The DPW aims to plant 140 trees each year – usually 70 in the spring and 70 in the fall – but falls short of that goal in some years. The contractor who plants them guarantees their survival for one year. In very dry years, watering hundreds of young trees each summer requires more resources than the DPW has. This summer’s drought was particularly hard on the trees that were planted in the last few years and a number of them died.

How many public trees does the Town remove each year, and why?

The DPW removes on average about 50 public trees each year due to their condition. This number does not include trees removed for the purpose of town construction projects such as sidewalks or buildings, which is not reported.

Is preserving mature trees a consideration in Town construction projects?

Consideration of the trees on a site is not currently part of any formal approval step for Town projects, except for compliance with Conservation Commission regulations and the state public shade tree law called Chapter 87. Some departments are better than others at consulting the Tree Committee early in project planning to explore alternatives to removing mature trees. We'd like to see this become a regular practice across all departments.

Doesn’t this campaign conflict with adding housing and solar energy systems?

Absolutely not. There is plenty of room in Lexington for all three, and we desperately need all three. We are not asking that no tree ever be cut down. We ARE asking that the public value of trees be properly considered in all decision-making, including their ability to ameliorate the growing impacts of climate change. Trees do an enormous amount of good for all of us, individually and as a community, and their contributions should be valued, and alternatives and compromises explored, before trees are removed.

What about removing trees to install solar panels on my roof?

Solar energy systems are an important tool in combating climate change. Green infrastructure – i.e., trees – can also help us reduce our reliance on fossil fuels by keeping our yards and homes cooler in summer and blocking winter winds. Trees also sequester carbon. One approach is to work around your trees, perhaps with modest pruning, to install solar panels. Installing solar at your own cost gives you more flexibility than leasing panels, as the company leasing those panels to you needs to maximize the electricity output and may require that you remove trees.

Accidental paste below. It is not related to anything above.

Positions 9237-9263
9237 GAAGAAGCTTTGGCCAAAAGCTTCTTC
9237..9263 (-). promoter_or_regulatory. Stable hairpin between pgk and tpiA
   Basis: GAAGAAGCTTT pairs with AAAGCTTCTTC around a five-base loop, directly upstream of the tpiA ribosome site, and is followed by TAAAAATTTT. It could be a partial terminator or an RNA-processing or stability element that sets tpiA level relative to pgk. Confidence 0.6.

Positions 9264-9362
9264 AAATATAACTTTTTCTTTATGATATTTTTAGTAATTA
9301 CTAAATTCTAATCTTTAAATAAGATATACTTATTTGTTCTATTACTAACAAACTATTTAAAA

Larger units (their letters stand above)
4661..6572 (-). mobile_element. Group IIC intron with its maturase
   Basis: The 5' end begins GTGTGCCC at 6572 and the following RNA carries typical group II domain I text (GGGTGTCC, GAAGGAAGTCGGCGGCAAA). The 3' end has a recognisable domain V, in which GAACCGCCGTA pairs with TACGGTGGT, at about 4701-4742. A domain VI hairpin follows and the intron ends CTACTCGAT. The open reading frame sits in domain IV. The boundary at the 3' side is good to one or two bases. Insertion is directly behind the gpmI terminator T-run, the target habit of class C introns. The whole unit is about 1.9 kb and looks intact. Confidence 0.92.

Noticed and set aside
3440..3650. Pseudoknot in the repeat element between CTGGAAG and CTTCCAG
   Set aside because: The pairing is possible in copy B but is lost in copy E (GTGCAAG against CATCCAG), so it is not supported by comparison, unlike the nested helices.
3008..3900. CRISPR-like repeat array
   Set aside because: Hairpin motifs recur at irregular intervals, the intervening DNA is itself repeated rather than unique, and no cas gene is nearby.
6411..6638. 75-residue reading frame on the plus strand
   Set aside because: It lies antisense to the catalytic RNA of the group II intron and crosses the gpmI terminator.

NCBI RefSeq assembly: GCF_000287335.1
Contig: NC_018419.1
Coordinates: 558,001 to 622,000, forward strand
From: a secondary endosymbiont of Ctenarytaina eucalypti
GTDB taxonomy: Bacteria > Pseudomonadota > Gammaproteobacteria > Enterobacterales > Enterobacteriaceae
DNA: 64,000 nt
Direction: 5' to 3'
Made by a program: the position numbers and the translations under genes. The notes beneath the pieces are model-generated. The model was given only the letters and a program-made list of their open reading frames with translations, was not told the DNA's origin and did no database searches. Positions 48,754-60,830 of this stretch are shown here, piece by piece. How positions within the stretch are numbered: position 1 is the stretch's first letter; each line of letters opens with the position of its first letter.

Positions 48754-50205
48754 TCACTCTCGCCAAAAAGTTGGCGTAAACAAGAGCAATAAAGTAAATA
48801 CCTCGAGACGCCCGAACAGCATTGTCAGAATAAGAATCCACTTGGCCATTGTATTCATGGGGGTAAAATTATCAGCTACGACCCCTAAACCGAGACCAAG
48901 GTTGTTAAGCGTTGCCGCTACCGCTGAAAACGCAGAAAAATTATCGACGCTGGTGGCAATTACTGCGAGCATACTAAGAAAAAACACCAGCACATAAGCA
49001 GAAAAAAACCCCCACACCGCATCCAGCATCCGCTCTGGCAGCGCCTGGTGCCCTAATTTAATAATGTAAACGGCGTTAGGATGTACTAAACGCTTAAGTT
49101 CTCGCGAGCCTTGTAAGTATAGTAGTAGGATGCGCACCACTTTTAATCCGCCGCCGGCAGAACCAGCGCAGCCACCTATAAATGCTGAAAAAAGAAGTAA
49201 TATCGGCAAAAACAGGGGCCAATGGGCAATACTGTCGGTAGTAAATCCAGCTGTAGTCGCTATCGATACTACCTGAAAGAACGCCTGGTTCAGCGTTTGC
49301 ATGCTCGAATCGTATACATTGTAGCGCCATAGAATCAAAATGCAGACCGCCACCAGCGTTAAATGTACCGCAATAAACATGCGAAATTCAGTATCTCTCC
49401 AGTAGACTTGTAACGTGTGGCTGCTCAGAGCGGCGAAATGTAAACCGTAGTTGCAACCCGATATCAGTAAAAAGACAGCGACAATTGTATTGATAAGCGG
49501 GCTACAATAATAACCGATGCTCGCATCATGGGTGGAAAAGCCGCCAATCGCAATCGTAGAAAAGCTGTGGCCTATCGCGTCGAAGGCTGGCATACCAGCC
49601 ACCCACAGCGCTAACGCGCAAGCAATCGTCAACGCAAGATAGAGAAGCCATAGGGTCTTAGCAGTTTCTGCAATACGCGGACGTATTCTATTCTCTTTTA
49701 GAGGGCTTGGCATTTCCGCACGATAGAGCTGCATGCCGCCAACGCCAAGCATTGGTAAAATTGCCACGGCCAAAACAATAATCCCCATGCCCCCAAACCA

What can we do to address the concerns you raise?

There's a great deal. Other cities and towns around the country can help point the way. From public education to financial incentives for homeowners, to neighborhood tree planting campaigns, to stronger regulations and enforcement, there are many good ideas and programs from which we can learn. We're asking our existing committees and organizations -- both on the town side (Select Board, Tree Committee, DPW, Conservation, Planning, Town Meeting, and others) and the community side (nonprofits, PTAs, neighborhood associations, and others) -- to help and to take action.

You too can help by maintaining the health of the trees on your property, planting more if you are able to, and watering nearby public street trees during times of drought. Check out Lexington’s setback and street tree planting program if you would like the town to plant a tree at the front of your property.

To Learn More...

To Learn More...

Visit the websites of the Lexington Tree Committee, LexTrees.org, Lexington DPW Forestry Division, and Lexington Living Landscapes.

Cambridge recently issued a short, very readable urban forest master plan, Healthy Forest Healthy City, with lots of good ideas. Other nearby communities that have recently written urban forest master plans include Boston, Brookline, and Somerville.

For an example of the kind of leadership a nonprofit can provide, check out what Canopy is doing in the Palo Alto area.